Chapter

Family Business, Cottage Industry

Tamara K. Hareven

in The Silk Weavers of Kyoto

Published by University of California Press

Published in print January 2003 | ISBN: 9780520228177
Published online March 2012 | e-ISBN: 9780520935761 | DOI: http://dx.doi.org/10.1525/california/9780520228177.003.0003
Family Business, Cottage Industry

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This chapter describes how the most significant change was in the emergence of the household production system. The collective family character of Nishijin weaving, especially its predominance as a cottage industry, had serious implications for marriage and the relations between the generations. The family-based cottage industry has emerged as the characteristic system of Nishijin since the beginning of the twentieth century. This industry was accompanied by the expansion of the weaving district into new, previously unsettled neighborhoods. Chinbata households recruited rural migrants to Kyoto and absorbed them into an urban industry. In the 1960s, chinbata occupied about 60 percent of the entire Nishijin labor force. The chinbata and the manufacturers for whom they worked used modern technology to develop and consolidate a household industry that utilized progressively modern machinery for the making of a highly traditional product.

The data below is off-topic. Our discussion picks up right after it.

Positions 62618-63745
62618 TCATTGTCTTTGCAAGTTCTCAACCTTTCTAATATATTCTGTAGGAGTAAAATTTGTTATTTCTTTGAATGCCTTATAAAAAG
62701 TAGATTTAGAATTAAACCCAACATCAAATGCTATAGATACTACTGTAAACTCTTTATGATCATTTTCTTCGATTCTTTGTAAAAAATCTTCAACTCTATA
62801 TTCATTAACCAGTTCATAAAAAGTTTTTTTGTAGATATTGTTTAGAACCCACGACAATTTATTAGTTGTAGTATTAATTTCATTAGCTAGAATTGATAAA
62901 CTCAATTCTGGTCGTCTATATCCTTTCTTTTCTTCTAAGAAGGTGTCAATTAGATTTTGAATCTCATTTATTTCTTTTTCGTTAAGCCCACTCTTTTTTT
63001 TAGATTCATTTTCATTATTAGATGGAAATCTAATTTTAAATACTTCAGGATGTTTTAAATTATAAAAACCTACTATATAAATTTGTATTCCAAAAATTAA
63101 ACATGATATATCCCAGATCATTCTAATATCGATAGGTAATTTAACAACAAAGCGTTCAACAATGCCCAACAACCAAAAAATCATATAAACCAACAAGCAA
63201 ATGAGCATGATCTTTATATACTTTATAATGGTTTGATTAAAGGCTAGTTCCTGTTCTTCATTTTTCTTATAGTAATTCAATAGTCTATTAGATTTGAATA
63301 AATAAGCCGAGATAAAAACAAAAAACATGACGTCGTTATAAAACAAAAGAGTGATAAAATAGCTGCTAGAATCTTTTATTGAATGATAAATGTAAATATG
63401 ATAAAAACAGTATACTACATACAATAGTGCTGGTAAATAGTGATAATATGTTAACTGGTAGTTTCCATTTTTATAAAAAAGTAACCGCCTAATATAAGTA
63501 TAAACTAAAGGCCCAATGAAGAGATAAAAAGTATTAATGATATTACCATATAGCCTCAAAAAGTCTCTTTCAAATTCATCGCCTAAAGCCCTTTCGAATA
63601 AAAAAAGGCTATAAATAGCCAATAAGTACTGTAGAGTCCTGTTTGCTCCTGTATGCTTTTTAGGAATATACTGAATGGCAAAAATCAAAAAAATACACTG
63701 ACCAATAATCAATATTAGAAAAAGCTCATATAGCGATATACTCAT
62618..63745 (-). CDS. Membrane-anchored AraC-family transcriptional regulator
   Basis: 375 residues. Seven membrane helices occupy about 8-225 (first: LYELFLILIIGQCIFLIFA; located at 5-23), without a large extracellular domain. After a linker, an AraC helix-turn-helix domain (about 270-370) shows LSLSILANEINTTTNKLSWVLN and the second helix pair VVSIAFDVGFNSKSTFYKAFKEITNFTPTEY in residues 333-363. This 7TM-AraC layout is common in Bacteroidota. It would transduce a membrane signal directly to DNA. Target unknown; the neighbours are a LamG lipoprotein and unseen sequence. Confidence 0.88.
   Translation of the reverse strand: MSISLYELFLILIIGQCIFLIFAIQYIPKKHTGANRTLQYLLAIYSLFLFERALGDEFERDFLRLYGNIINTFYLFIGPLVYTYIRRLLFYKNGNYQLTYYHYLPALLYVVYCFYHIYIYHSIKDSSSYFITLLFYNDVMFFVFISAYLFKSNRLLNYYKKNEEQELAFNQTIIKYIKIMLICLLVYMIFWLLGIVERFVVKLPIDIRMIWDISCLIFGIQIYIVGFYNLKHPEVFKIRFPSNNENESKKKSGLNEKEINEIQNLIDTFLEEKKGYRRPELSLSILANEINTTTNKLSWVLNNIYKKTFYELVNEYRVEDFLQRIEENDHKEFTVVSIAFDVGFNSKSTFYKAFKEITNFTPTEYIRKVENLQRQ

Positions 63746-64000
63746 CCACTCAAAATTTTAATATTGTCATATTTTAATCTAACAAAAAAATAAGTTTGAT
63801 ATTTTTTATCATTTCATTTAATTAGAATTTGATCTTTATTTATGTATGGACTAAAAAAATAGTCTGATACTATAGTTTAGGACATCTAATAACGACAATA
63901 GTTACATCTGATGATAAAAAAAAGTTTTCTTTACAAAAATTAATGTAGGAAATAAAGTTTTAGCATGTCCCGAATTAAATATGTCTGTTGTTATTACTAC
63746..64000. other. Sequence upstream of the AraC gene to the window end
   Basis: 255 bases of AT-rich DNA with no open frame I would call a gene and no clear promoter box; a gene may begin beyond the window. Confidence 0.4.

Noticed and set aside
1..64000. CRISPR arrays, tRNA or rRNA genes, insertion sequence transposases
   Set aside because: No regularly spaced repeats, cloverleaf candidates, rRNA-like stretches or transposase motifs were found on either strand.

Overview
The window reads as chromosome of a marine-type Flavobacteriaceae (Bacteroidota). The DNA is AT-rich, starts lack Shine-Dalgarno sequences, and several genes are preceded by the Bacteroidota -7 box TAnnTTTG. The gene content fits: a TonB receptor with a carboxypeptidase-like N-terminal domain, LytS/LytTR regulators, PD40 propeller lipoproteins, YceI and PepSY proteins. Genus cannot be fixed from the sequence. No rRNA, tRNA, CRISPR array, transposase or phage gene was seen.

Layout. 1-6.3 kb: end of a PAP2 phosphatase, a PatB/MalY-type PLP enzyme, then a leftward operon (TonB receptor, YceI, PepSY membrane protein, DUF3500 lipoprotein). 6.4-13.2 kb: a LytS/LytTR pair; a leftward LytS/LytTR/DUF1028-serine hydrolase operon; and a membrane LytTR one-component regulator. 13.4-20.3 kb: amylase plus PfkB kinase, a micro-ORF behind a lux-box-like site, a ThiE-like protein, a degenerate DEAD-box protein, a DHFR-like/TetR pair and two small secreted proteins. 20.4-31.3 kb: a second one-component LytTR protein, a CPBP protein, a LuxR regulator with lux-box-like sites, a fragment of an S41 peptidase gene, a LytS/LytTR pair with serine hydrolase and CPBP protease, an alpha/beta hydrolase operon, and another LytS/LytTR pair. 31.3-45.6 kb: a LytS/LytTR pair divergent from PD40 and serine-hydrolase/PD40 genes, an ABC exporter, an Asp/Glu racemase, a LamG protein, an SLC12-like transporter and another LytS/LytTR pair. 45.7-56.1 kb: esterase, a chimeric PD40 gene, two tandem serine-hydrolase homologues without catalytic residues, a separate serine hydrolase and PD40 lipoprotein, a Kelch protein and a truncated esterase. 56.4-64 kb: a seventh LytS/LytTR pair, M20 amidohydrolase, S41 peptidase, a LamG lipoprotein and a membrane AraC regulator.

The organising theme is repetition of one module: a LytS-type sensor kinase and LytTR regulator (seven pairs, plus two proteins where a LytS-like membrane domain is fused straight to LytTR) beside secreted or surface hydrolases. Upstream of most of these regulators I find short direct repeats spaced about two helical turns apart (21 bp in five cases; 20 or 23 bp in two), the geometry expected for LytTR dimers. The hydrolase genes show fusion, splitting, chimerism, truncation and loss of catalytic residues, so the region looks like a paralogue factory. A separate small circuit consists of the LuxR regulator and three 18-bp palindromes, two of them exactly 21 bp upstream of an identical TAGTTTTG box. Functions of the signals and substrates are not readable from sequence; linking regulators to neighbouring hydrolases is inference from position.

Keywords: Nishijin weaving; family business; cottage industry; chinbata; households; labor force

Chapter.  6799 words.  Illustrated.

Subjects: Occupations, Professions, and Work

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